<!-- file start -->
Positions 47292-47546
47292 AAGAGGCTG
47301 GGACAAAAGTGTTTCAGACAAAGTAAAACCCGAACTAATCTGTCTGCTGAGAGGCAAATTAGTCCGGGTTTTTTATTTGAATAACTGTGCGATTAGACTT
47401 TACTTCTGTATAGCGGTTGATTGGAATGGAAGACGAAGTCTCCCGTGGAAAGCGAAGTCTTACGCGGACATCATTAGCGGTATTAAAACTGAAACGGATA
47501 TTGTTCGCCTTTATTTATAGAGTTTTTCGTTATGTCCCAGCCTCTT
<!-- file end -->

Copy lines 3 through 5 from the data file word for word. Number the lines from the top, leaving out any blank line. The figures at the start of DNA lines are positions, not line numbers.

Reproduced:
47301 GGACAAAAGTGTTTCAGACAAAGTAAAACCCGAACTAATCTGTCTGCTGAGAGGCAAATTAGTCCGGGTTTTTTATTTGAATAACTGTGCGATTAGACTT
47401 TACTTCTGTATAGCGGTTGATTGGAATGGAAGACGAAGTCTCCCGTGGAAAGCGAAGTCTTACGCGGACATCATTAGCGGTATTAAAACTGAAACGGATA
47501 TTGTTCGCCTTTATTTATAGAGTTTTTCGTTATGTCCCAGCCTCTT